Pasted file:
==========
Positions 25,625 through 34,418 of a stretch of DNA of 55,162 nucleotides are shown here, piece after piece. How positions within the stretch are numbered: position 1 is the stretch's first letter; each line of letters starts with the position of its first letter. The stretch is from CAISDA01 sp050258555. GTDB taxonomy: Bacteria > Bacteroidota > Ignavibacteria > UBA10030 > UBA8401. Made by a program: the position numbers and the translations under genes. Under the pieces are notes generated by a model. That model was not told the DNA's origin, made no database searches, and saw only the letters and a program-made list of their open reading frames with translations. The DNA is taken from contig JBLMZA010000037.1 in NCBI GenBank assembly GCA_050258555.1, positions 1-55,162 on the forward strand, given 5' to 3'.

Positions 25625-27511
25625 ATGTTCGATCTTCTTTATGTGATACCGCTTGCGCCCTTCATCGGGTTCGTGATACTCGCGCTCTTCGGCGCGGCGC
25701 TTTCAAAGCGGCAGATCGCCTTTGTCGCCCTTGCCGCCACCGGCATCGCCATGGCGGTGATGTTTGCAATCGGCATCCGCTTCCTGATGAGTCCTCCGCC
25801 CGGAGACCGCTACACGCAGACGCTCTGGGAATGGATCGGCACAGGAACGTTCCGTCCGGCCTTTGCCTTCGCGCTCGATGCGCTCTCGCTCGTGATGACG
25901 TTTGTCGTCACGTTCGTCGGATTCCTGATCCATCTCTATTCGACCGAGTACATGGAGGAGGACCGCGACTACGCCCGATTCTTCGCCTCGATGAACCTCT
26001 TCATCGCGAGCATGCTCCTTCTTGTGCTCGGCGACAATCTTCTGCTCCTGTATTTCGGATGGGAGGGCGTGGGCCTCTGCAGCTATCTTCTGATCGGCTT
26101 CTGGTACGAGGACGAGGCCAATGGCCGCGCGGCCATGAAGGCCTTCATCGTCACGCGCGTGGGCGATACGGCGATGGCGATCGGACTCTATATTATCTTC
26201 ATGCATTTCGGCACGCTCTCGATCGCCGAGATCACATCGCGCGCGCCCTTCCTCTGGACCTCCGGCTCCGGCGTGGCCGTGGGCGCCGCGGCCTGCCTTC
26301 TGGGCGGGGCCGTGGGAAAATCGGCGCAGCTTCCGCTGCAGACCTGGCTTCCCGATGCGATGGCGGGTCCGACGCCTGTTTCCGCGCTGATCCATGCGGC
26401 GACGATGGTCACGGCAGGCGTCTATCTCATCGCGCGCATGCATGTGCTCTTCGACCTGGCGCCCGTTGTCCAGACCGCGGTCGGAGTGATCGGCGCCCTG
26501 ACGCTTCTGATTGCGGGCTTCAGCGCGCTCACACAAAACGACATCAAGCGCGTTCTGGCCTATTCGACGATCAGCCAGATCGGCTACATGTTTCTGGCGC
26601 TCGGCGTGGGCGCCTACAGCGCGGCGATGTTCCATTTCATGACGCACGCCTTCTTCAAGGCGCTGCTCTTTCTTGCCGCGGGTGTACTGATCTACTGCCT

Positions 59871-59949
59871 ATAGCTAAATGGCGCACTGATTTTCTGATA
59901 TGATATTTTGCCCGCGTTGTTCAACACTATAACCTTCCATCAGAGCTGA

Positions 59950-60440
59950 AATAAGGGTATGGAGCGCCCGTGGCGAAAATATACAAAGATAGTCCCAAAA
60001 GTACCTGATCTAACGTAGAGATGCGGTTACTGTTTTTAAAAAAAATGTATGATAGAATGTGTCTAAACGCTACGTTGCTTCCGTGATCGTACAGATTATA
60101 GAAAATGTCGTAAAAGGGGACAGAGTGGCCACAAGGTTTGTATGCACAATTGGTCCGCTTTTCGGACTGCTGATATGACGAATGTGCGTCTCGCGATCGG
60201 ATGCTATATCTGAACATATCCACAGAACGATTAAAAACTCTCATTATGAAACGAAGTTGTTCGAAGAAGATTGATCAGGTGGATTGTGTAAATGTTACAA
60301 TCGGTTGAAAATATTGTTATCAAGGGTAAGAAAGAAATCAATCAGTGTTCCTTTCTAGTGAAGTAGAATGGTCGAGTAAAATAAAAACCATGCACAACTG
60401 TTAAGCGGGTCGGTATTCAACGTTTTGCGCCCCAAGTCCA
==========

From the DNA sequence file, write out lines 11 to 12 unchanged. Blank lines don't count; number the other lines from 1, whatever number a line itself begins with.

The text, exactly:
26401 GACGATGGTCACGGCAGGCGTCTATCTCATCGCGCGCATGCATGTGCTCTTCGACCTGGCGCCCGTTGTCCAGACCGCGGTCGGAGTGATCGGCGCCCTG
26501 ACGCTTCTGATTGCGGGCTTCAGCGCGCTCACACAAAACGACATCAAGCGCGTTCTGGCCTATTCGACGATCAGCCAGATCGGCTACATGTTTCTGGCGC